This is the last and final week of Future’s End one-shots and it seems that this is kind of like the first week where the one-shots were all generally damn good. Most of the ones I’ve read so far have been excellent, such as Harley Quinn or Justice League Dark, thankfully enough. There’ve been a few titles that haven’t made it to my “good” list, but they are kind of insignificant when compared to the good ones. One thing has been for sure though, that much as with last year’s Villain’s Month, a lot of the stories haven’t been planned out properly so that the overall general effect of this event month is one of cohesiveness.

Catwoman: Future’s End #1 and Star Spangled War Stories: Future’s End #1 (alternative, G.I. Zombie: Future’s End #1) are among two of my favourite reads of the week. The former I was hesitant about picking up since I was dreading Ann Nocenti’s vision of Catwoman’s future, but thankfully it turned out that Sholly Fisch was the writer and she wrote a really cool story here. The latter I expected to be great since Jimmy Palmiotti and Justin Gray have been doing some wonderful stuff on the new series and this one is more of the same. Story-wise, they are both two of the strongest titles this month and even art-wise I’d say, with all the artists being quite spectacular.

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Grimm Fairy Tales: Realm War #3 (Comics Review)

In the wake of the post-apocalyptic ending of Grimm Fairy Tales #100, Zenescope launched the Realm War: Age of Darkness mini-series that expands upon the victory of the Dark Horde and presents a world changed and shattered by the same. The heroes are all scattered and the villains have supremacy everywhere. In the midst of all this, a brave few such as Sela and Britney and Shang and Gideon are trying to stem the tide even as the intrigues and biases within the Dark Horde make themselves more prominent than before. I quite loved the first couple issues of the series and have been waiting for the third ever since.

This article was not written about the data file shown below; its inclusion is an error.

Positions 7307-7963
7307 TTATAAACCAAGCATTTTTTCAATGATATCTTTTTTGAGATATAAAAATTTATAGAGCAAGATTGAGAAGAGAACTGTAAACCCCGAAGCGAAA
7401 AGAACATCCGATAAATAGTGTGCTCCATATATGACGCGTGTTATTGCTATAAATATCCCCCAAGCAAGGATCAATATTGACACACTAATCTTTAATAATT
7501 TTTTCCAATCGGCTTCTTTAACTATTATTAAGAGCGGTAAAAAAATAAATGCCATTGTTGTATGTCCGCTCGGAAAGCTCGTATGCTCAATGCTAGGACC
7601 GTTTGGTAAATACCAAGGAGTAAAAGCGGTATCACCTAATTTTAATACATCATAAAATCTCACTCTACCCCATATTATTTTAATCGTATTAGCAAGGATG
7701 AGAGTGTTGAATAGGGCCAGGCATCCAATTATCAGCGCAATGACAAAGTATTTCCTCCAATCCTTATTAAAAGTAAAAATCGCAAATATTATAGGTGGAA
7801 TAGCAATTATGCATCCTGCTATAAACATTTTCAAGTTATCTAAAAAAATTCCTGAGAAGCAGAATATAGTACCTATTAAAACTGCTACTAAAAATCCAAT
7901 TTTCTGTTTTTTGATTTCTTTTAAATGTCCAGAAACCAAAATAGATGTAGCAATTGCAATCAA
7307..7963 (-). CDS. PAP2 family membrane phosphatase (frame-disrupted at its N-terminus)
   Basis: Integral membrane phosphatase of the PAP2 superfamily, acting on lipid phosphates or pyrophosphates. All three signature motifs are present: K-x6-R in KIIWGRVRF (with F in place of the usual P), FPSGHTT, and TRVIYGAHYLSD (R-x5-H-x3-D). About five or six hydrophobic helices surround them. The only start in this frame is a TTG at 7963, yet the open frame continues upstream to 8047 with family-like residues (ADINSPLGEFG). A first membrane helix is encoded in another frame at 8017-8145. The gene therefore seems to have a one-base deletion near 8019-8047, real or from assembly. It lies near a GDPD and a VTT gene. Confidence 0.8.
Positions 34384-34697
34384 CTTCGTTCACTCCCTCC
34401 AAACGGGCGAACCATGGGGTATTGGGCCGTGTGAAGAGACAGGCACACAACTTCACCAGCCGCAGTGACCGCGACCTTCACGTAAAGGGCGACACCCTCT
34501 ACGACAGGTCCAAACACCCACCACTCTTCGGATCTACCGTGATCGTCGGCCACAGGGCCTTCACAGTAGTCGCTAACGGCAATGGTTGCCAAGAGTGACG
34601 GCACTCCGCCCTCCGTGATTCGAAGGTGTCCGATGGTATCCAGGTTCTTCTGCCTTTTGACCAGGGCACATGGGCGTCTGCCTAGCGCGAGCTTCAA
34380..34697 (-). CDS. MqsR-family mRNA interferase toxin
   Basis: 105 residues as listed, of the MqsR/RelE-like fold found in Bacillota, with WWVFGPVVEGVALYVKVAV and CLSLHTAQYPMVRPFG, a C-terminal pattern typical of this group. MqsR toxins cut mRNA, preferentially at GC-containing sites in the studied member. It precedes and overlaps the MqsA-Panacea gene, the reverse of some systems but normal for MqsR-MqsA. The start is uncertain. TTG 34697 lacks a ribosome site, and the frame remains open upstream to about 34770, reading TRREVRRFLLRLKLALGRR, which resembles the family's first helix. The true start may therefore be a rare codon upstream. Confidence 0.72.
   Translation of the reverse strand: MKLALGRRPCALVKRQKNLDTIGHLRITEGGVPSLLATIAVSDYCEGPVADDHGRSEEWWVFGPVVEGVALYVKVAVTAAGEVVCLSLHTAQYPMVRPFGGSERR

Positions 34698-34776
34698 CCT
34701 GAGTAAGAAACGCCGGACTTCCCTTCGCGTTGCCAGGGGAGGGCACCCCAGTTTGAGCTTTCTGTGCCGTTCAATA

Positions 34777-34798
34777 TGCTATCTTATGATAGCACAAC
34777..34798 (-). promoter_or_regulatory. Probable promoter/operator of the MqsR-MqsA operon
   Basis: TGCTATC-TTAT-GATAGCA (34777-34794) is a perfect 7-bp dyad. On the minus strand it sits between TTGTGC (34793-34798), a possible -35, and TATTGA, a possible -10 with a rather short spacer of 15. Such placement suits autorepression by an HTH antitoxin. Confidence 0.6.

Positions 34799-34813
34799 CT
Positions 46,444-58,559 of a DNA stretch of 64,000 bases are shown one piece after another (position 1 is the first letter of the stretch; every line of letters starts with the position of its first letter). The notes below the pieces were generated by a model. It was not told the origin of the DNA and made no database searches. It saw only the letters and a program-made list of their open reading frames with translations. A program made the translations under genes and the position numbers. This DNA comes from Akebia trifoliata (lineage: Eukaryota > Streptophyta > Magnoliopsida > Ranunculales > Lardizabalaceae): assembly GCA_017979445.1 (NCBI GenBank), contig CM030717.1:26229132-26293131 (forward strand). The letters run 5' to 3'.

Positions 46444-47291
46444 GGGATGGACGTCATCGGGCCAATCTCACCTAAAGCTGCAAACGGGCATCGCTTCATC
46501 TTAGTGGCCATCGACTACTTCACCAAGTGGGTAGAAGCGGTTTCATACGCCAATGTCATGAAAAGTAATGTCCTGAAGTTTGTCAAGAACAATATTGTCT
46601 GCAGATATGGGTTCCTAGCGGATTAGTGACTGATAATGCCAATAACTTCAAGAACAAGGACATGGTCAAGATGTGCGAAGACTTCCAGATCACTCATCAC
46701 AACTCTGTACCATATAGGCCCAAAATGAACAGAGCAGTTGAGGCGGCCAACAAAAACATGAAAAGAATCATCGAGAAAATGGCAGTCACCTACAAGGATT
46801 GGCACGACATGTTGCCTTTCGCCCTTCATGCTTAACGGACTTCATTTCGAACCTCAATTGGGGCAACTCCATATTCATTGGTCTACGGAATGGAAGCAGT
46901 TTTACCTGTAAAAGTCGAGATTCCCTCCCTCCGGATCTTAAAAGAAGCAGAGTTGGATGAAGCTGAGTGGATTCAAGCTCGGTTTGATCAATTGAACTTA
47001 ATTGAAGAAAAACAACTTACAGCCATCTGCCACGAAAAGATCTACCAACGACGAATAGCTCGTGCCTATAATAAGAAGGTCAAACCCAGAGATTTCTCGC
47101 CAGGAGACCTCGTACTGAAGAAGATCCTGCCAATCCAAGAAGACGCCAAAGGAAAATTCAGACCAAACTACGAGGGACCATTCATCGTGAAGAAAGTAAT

This week’s Realm War: Age of Darkness #3 picks up from slightly after the previous issue ended and it shows Sela and Britney go up against a foe that they are hard-pressed to beat, Robyn Locksley, the prophesied Child of Darkness. Robyn was a Realm Knight alongside the other two women up until the events of Grimm Fairy Tales #100, but since then she has gone over to the Dark Horde. How and why, we don’t know, but that’s part of the fun of this issue. Joe Brusha really gets into the thick of things here as he begins to interweave several mysteries and the art by Sami Kivela is even better than before Read the rest of this entry

Wayward #2 (Comics Review)

As has become the norm these days, I’ve started learning more and more about new books via social media and creator blogs. That’s how I learned about Jim Zub’s Wayward from Image. Jim is currently one of my favourite writers in comics, and Wayward #1 was a solid series opener when it debuted last month. Japanese urban fantasy with a great female protagonist? Hell, I’m all over that. The series opener had great writing, and the art by Steve Cummings, John Rauch and Jim himself was similarly enticing, really pulling you into the whole feel of the story and the world.

Wayward #1 introduced Rori Lane, an Irish-Japanese high school girl who moves to Japan to be with her mother after her parents’ divorce and then ends up getting embroiled in some really weird and supernatural things involving cats. Jim paced the first issue like a pro, developing the characters and the world in a sedate manner and that is exactly what he does in the second issue as well, out this week. A new character is introduced, Rori’s faces up to more challenges in the new city and every step of the Steve, John and Jim present some of the best art in comics right now.

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Comics Picks For 17.09.2014

Well, lightning might not strike twice, but I’ve managed yet another week where I read a ton of comics and also read two graphic novels. Granted, they were both on the shorter side, a bit, but still, 38 single issues AND 2 graphic novels. That is a personal record!